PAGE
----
Tenor Renaissance flutes
Maker: Giovanni Tardino (Rome, Italy)
My flutes: One boxwood, A=440; one maple, A=440
These tenor Renaissance flutes are Giovanni Tardino’s masterful copies of originals from the Accademia Filarmonica di Verona. They are consort instruments, and I’ve played them in a variety of flute-consort and mixed-consort ensembles. I’ve also used them for solo repertoire, and pieces with lute accompaniment. I’ve always thought that Renaissance flutes have a gorgeous, poignant, somewhat breathy and wooden, earthy sound. Their color range is huge – sometimes they sound like voices, sometimes like cornetti, sometimes like flutes.
The Renaissance flute consort is most typically a 4-part consort, but there are pieces for 2, 3, and 5 or more instruments as well – almost any polyphonic chanson will do, as long as the range fits that of a flute consort. There is also a pretty good amount of music that perhaps wasn’t intended for any particular instrument or combination which works beautifully on these flutes as well. In a 4-part consort, you most often have a bass flute taking the bottom voice, while the top three voices are given either to three tenor instruments or to two tenors and a discant flute. The range of the tenor flute is quite large and can accommodate most of the cantus parts written, and has the added benefit of not being too bright, as the discant flute can be. (The discant flute, however, can offer different colors to the cantus line, and it was mentioned in 16th-century German sources.)
Though the tenor flute is obviously most easy to hear (and indeed really shines) in the the higher registers, it has a hauntingly beautiful lower register as well. If the flute is played in a consort setting, the lower altus- and tenor- voice players need to employ a very direct sound to cut through. The solo Renaissance flute can show off its range and colors best in diminutions by composers such as Ortiz, Rognoni, and Van Eyck.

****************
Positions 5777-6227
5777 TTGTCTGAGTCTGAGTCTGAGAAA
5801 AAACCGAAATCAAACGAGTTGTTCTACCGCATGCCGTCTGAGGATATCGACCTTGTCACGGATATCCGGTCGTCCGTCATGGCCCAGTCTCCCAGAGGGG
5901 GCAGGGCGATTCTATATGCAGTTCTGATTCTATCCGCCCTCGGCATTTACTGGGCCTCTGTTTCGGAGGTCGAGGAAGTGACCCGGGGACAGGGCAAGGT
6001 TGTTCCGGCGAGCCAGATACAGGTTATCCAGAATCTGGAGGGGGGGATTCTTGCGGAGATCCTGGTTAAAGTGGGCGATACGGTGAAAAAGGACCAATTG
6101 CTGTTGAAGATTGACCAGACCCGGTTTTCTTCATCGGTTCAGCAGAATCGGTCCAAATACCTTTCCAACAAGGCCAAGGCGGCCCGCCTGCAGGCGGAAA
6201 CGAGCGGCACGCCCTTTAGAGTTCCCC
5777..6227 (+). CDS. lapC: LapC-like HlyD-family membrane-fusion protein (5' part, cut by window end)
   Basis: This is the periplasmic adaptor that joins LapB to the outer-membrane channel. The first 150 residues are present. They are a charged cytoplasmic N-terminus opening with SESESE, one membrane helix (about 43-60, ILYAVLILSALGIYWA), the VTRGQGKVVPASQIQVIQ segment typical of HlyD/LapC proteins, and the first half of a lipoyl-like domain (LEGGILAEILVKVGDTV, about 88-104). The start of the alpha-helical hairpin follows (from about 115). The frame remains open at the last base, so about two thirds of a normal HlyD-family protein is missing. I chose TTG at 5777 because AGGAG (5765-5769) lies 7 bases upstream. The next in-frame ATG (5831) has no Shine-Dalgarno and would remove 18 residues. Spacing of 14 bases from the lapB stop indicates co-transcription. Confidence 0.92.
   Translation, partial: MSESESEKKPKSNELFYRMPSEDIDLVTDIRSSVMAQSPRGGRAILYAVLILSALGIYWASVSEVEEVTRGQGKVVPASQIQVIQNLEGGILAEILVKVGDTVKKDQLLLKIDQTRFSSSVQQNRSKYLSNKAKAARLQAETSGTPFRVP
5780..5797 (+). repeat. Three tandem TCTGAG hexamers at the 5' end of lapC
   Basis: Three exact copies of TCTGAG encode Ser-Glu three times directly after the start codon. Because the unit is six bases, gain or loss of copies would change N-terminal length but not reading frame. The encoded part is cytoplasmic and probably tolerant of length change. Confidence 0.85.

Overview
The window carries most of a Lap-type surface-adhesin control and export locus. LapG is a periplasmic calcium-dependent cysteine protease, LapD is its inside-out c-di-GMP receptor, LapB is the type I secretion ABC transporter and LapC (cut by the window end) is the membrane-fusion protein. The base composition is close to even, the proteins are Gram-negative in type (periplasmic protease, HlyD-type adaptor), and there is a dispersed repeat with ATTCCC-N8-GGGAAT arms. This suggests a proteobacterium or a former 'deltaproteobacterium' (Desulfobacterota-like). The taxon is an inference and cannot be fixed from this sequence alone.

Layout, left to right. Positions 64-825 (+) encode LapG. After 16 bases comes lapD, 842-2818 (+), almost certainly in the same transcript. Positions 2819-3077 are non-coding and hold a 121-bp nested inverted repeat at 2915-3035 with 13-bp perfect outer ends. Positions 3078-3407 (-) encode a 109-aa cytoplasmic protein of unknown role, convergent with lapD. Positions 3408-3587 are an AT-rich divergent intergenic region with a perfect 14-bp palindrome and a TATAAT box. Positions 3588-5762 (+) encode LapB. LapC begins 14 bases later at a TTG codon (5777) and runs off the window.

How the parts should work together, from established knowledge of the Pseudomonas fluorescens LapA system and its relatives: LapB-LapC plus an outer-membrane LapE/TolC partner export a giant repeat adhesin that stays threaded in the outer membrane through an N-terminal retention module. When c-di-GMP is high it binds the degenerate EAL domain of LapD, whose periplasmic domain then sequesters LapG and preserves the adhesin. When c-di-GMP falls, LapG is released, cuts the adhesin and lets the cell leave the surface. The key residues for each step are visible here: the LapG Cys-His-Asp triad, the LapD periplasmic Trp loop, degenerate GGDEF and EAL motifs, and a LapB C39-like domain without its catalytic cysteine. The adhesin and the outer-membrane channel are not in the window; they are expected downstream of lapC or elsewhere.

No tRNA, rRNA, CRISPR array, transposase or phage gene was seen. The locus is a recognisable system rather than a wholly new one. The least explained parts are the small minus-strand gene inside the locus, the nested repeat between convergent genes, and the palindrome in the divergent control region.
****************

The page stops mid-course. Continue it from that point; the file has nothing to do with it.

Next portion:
I started playing the Renaissance flute during my third year of conservatory, partly because a lute-player friend had begged me to learn so we could play together. I played mostly in a 3-part flute consort at the beginning, but have since played in all sorts of ensembles. Renaissance music, particularly when played on these flutes, continues to catch me by surprise in its beauty and creativity.
For some reason, my boxwood flute is very flexible – and not only in sound! The instrument is somehow very sensitive to humidity, and each day it is a slightly different shape. Sometimes it is perfectly straight, and sometimes it bends a little, like it did for its photo. My colleagues call it “the banana flute”. I bought the maple flute because I found that I tend to play the boxwood flute at A=438, and I really needed one in 440 for ensemble work. Two flutes are better than one!